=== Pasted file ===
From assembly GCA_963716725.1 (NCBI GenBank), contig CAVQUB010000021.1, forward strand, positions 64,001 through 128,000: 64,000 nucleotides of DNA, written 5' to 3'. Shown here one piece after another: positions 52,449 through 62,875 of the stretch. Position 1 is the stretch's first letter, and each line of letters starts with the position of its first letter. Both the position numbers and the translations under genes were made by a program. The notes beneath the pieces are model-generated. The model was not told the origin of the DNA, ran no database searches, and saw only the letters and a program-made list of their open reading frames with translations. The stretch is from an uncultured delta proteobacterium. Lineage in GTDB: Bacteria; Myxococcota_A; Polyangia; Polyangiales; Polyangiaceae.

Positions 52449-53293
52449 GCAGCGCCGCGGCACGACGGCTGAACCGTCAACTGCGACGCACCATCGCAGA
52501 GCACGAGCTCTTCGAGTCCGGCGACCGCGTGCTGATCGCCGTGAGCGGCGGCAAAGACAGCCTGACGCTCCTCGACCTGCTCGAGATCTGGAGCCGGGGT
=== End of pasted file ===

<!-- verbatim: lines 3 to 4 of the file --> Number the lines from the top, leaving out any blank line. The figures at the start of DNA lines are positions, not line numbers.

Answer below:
52449 GCAGCGCCGCGGCACGACGGCTGAACCGTCAACTGCGACGCACCATCGCAGA
52501 GCACGAGCTCTTCGAGTCCGGCGACCGCGTGCTGATCGCCGTGAGCGGCGGCAAAGACAGCCTGACGCTCCTCGACCTGCTCGAGATCTGGAGCCGGGGT